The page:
In Sparta the schoolmaster punished his pupils by biting their thumbs.
montaigne, “of thumbs”
Isaac Newton thought the thumb alone proved the existence of God.
Pliny attests that the right thumb of a virgin can cause a fallen epileptic to recover.
The classicist Anthony Corbeill relates “the most awful authority of the pollex,” for this is how the ancient Romans called the thumb, with their word for strength, thus distinguishing the thumb from the rest of the hand for its power: “In Roman practice the thumb lived up to its etymological reputation. It could both bestow and withhold favor, grant and deprive life.” In antiquity, “the gesture of infesto pollice, in particular, which seems certain to refer to the erect thumb, was indecorous for the orator and demanded death for the gladiator.” Scanning the crowd for thumbs thrust skyward, like so many middle fingers, the “editor” interpreted the will of the mob: whether a gladiator should slay or spare his opponent. The defeated fighter, in turn, conveyed his request for mercy by raising the index finger, usually of his left hand.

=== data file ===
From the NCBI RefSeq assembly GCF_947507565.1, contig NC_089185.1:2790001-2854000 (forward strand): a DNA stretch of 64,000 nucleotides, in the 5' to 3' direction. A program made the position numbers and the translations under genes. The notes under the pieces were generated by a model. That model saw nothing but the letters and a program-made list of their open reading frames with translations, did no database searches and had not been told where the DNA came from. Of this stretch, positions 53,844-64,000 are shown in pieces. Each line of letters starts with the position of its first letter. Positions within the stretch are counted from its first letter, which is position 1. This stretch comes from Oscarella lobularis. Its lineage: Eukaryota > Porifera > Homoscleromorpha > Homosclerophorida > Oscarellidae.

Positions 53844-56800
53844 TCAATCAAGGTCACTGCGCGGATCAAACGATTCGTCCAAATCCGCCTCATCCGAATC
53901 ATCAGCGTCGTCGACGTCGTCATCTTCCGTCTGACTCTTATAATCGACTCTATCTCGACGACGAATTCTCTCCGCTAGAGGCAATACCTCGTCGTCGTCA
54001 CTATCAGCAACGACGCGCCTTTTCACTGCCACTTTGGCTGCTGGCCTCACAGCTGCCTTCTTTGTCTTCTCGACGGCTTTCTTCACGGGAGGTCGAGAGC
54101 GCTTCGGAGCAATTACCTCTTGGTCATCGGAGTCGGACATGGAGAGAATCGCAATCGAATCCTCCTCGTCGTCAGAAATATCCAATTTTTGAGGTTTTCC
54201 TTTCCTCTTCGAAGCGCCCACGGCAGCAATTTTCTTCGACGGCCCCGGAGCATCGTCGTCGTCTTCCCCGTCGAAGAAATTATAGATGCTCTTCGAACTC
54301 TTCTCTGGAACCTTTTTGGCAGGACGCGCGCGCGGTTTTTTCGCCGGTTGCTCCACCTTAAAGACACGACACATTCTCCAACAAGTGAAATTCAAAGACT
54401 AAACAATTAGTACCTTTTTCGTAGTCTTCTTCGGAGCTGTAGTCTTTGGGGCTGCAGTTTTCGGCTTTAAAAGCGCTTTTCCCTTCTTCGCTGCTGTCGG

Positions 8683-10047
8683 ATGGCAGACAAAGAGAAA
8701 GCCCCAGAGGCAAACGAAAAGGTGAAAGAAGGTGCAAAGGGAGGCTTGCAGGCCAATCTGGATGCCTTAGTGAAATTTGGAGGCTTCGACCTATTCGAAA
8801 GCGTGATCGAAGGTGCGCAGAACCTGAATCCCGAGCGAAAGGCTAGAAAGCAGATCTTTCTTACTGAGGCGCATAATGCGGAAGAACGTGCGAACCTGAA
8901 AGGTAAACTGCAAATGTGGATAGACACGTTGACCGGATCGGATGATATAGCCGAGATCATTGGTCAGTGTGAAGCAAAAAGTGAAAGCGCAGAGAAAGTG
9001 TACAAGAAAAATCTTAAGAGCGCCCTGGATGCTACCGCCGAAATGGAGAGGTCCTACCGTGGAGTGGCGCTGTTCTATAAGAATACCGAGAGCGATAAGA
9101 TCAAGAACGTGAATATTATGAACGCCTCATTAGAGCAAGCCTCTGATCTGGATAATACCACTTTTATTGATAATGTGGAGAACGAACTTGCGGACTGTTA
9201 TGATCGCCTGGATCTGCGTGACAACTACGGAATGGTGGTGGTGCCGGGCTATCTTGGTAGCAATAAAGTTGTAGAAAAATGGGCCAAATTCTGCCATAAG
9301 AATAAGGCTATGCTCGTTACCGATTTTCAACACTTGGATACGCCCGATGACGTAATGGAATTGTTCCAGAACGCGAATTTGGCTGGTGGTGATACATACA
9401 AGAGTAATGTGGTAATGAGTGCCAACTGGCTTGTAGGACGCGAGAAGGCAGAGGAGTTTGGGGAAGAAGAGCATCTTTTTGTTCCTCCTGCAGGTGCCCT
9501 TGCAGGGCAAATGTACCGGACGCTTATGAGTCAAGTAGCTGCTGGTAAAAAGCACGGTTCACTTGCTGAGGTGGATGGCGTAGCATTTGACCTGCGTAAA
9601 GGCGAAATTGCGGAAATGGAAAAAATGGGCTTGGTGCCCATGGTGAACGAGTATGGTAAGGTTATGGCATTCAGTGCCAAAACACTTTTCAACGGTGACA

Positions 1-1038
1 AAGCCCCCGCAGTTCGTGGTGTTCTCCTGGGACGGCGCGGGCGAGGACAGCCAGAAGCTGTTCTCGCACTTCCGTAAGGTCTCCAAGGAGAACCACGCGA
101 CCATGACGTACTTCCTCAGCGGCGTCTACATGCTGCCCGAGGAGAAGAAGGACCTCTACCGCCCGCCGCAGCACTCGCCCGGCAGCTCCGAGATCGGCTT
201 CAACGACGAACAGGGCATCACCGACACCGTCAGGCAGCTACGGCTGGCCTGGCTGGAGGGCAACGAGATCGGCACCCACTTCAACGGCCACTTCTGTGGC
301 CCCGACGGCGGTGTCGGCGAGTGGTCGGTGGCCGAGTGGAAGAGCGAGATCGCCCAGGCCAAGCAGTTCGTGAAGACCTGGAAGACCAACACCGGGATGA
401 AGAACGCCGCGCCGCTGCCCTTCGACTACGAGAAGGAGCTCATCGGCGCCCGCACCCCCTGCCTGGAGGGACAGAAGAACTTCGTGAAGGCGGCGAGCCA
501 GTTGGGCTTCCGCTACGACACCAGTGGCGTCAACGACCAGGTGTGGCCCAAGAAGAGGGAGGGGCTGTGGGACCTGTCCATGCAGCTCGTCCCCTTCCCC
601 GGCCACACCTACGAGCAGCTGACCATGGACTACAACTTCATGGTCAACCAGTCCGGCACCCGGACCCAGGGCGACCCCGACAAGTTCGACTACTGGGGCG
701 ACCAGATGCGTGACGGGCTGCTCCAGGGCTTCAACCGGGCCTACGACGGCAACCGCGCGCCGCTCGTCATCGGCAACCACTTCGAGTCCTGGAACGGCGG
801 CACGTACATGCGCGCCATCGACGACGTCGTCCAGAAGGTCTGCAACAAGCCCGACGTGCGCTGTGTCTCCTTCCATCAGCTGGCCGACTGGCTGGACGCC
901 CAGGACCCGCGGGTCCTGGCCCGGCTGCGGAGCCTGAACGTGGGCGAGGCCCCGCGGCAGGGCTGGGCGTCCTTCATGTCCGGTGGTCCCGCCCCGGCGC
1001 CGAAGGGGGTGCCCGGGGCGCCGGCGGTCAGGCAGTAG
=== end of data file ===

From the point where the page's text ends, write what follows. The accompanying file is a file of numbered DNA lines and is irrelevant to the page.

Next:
Though “extant evidence . . . indicates that the Romans were unique among Indo-European peoples in identifying at an early stage of their language’s development the thumb’s singularity as a digit,” no direct line of influence can be traced between the current American application of thumbs-up to indicate approval and the Roman use of the upturned thumb to signify certain death….